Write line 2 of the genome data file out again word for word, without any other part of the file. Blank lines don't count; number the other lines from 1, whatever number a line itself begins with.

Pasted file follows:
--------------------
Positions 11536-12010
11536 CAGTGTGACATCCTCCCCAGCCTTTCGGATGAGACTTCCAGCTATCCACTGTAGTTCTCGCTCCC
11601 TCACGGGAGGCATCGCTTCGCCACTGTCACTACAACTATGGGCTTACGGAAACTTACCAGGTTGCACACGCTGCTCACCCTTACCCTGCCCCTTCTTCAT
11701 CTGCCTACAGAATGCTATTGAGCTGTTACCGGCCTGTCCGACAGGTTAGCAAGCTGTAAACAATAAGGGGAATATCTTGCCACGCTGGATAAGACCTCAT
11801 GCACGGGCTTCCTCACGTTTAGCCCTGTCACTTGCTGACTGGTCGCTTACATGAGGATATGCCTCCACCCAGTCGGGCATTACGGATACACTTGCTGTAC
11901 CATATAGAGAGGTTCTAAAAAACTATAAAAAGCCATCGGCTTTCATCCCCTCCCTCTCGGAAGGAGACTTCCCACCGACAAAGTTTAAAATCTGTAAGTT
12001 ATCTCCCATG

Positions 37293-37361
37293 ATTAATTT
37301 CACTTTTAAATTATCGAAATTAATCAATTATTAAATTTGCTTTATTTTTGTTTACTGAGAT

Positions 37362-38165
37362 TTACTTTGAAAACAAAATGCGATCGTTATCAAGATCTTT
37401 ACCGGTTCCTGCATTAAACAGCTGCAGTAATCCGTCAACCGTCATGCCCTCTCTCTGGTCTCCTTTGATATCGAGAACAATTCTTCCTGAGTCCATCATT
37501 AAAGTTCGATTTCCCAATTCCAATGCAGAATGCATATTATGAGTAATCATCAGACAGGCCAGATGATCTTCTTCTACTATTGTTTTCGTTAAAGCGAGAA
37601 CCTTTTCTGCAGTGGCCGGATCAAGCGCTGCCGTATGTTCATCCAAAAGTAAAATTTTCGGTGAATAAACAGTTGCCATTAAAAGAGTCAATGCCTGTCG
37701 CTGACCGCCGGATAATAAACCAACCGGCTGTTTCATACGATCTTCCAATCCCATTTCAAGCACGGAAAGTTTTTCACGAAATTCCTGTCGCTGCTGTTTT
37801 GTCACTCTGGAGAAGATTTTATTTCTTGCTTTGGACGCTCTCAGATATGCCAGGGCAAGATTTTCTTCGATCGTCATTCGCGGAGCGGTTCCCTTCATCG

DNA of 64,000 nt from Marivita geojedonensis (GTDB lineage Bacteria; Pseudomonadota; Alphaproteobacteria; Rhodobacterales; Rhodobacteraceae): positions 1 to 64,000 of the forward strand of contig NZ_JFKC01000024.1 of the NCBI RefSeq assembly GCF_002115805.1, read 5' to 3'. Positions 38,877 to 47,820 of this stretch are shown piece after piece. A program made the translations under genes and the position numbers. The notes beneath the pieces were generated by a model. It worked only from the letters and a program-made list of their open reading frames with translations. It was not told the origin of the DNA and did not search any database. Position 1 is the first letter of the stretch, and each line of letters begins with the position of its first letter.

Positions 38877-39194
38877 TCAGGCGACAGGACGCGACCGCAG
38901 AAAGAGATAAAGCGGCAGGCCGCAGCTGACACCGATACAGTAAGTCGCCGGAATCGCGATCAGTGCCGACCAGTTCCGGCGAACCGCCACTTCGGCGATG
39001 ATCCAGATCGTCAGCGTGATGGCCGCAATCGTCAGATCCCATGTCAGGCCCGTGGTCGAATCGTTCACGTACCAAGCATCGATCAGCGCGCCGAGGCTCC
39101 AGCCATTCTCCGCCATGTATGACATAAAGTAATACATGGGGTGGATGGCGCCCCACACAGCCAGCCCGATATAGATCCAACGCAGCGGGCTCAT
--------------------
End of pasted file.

11536 CAGTGTGACATCCTCCCCAGCCTTTCGGATGAGACTTCCAGCTATCCACTGTAGTTCTCGCTCCC